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Fig7: Description through the asymmetry index (AI), of the shifts of vGRF subserving the controlled production of the centripetal force during curved walking. Black points indicate the AI during counter-clockwise trajectories; the white points indicate AI during linear trajectories. Note in the Foot-Out the displacement from medial to lateral position of vGRF at the heel and from lateral to medial position of vGRF at the metatarsal heads with respect to linear walking. The reverse occurs in the Foot-In.

Mentions: The subdivision of the foot print into eight regions (four for each longitudinal half) allowed to further explore the mechanisms subserving the controlled production of centripetal force during curved walking. For simplicity, we discuss here in detail only the most salient features of vGRF during the load-acceptance phase and the late stance phase (see FigureĀ 7). Undoubtedly, the measurement of vGRF per se under the feet cannot provide the generation of centripetal force, which is a horizontal force that is not measured by the insoles. However, the instantaneous position of the point of application of this vertical force during turning, and its displacement with respect to what happens during linear walking, can give insight in the production of the gap between the center of mass and this application point. This distance created between center of mass and center of pressure in the medio-lateral plane produces a disequilibrium torque driven by gravity that is responsible for accelerating the body toward the center of the trajectory, very much as a similar torque during linear walking produces a disequilibrium in the sagittal plane that accelerates the body forward [50, 51].Figure 7


The generation of centripetal force when walking in a circle: insight from the distribution of ground reaction forces recorded by plantar insoles.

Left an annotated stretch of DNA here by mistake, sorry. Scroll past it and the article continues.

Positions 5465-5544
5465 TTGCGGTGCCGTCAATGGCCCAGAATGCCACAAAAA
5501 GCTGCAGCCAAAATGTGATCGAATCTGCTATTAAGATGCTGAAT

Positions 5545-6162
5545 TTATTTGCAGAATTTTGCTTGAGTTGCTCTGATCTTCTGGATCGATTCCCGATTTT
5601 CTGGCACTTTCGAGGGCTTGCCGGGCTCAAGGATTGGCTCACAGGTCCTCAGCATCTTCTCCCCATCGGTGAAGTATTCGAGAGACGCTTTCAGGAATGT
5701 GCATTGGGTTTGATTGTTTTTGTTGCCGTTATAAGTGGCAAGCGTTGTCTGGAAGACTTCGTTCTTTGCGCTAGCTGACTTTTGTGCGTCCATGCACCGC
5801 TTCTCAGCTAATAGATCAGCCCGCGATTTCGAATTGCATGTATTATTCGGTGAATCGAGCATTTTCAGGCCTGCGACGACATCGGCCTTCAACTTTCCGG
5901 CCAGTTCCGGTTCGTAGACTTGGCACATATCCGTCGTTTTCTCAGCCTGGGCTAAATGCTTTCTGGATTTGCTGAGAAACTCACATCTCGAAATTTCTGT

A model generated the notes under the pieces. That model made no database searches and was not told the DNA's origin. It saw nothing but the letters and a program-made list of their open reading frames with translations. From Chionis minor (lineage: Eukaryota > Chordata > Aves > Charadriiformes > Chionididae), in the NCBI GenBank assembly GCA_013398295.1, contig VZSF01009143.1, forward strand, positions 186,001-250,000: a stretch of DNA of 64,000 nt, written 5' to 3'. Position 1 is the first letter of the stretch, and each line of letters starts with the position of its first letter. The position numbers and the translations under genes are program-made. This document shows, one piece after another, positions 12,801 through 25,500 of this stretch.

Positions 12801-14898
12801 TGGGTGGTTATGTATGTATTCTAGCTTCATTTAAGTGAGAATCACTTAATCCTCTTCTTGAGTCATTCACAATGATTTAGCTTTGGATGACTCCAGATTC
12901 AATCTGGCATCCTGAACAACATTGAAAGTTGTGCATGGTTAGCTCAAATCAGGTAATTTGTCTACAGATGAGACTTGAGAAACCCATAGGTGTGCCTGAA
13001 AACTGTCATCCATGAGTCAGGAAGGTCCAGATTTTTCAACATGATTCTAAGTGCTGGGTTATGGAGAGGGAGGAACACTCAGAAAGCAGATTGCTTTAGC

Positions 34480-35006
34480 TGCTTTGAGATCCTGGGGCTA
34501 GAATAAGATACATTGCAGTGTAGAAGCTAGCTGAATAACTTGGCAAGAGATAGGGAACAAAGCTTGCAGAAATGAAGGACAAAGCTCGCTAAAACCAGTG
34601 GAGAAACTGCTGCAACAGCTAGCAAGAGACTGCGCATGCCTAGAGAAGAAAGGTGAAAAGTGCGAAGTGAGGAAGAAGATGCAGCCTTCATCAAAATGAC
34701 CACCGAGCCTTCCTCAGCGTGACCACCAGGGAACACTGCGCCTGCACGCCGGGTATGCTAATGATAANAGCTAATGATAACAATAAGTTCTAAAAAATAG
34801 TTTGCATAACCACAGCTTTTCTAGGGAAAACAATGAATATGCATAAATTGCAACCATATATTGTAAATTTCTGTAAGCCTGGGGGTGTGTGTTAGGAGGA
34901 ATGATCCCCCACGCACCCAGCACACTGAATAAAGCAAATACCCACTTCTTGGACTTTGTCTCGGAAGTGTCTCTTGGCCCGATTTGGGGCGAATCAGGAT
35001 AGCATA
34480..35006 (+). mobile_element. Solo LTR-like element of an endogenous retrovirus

Turcato AM, Godi M, Giordano A, Schieppati M, Nardone A - J Neuroeng Rehabil (2015)

Description through the asymmetry index (AI), of the shifts of vGRF subserving the controlled production of the centripetal force during curved walking. Black points indicate the AI during counter-clockwise trajectories; the white points indicate AI during linear trajectories. Note in the Foot-Out the displacement from medial to lateral position of vGRF at the heel and from lateral to medial position of vGRF at the metatarsal heads with respect to linear walking. The reverse occurs in the Foot-In.
© Copyright Policy - open-access
Related In: Results  -  Collection

License 1 - License 2
Show All Figures
getmorefigures.php?uid=PMC4325939&req=5

Fig7: Description through the asymmetry index (AI), of the shifts of vGRF subserving the controlled production of the centripetal force during curved walking. Black points indicate the AI during counter-clockwise trajectories; the white points indicate AI during linear trajectories. Note in the Foot-Out the displacement from medial to lateral position of vGRF at the heel and from lateral to medial position of vGRF at the metatarsal heads with respect to linear walking. The reverse occurs in the Foot-In.